Gunfire echoed through the slums of Nairobi on Friday night after President Uhuru Kenyatta was declared the winner of a disputed election, triggering a violent outpouring of anger in opposition strongholds.
Screams and gunshots could be heard in several of the capital’s poorer districts moments after the electoral commission sought to end a four-day impasse over the outcome of Tuesday’s vote by announcing Mr Kenyatta’s sweeping victory over his rival Raila Odinga.
The president secured a second five-year term after winning 54 per cent of the vote, a 1.4 million vote margin that was larger than opinion polls suggested. The opposition rejected the result even before it was announced, complaining of “systematic” fraud.
With violent protests also being reported in Kisumu, Kenya’s third city, there were fears that the former British colony could witness a reprise of the violence that claimed 1,300 lives after Mr Odinga’s defeat in another election ten years ago.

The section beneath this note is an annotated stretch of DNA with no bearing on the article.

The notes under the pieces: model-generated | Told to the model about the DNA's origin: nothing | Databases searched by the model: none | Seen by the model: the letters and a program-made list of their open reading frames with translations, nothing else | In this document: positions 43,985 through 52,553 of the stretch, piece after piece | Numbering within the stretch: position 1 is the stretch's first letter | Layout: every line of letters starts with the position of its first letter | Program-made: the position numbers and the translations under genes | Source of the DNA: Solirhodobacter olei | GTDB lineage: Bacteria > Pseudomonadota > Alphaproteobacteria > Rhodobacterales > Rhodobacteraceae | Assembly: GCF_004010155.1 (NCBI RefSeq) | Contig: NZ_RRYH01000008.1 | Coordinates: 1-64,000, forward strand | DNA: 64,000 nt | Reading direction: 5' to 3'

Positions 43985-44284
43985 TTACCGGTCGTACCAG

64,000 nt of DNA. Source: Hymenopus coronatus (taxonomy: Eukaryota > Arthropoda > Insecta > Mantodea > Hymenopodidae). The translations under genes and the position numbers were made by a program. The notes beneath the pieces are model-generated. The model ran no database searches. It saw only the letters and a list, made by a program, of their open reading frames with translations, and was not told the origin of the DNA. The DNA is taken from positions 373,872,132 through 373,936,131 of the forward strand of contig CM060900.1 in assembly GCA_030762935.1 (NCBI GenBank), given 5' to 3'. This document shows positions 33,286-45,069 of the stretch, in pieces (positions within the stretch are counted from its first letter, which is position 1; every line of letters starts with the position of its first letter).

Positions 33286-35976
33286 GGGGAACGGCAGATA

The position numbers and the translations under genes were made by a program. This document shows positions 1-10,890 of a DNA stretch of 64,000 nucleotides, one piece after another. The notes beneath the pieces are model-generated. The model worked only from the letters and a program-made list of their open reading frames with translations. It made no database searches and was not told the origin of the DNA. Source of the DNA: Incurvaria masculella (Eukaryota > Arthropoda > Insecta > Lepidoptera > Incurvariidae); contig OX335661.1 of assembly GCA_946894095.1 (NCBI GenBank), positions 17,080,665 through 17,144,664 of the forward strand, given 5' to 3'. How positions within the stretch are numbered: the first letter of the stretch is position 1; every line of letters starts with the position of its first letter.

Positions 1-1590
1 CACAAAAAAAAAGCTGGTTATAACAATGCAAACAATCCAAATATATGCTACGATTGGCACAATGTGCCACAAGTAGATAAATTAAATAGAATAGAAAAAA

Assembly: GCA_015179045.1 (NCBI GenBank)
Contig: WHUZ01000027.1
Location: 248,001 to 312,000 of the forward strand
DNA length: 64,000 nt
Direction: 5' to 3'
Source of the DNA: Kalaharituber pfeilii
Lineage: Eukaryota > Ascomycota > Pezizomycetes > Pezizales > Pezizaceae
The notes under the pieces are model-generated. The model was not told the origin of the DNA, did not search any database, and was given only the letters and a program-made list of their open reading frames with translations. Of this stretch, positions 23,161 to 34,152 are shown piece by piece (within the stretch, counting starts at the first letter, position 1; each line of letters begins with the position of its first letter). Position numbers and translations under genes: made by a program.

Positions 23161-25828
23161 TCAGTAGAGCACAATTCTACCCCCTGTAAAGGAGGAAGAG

Members of Mr Odinga’s Luo ethnic group attacked property belonging to members of the president’s tribe in Nairobi’s Kibera slum as police struggled to control the violence, despite being deployed in record numbers.
“They are burning down Kikuyu homes,” a resident said.
With 180,000 security personnel drawn from the army, police and even the forestry service on standby, Kenyan authorities will hope to stamp out the violence quickly.
But many worry what the human cost of such a massive show of force might be.
“There are gunshots all over,” Lucas Odhiambo, a Kisumu resident, was quoted as saying by the Associated Press. “We don’t know how it will end but we are praying for peace.
Mr Kenyatta appealed for calm but there was no word from his vanquished rival, who has hinted that he may take his battle for the presidency, which he claimed to have won, to the streets.
Moments before the official announcement was made, the opposition rejected the result and walked out of the main election centre.
“We are not going to be party to this,” Musalia Mudavadi, one of the opposition coalition’s five leaders, said. “Our…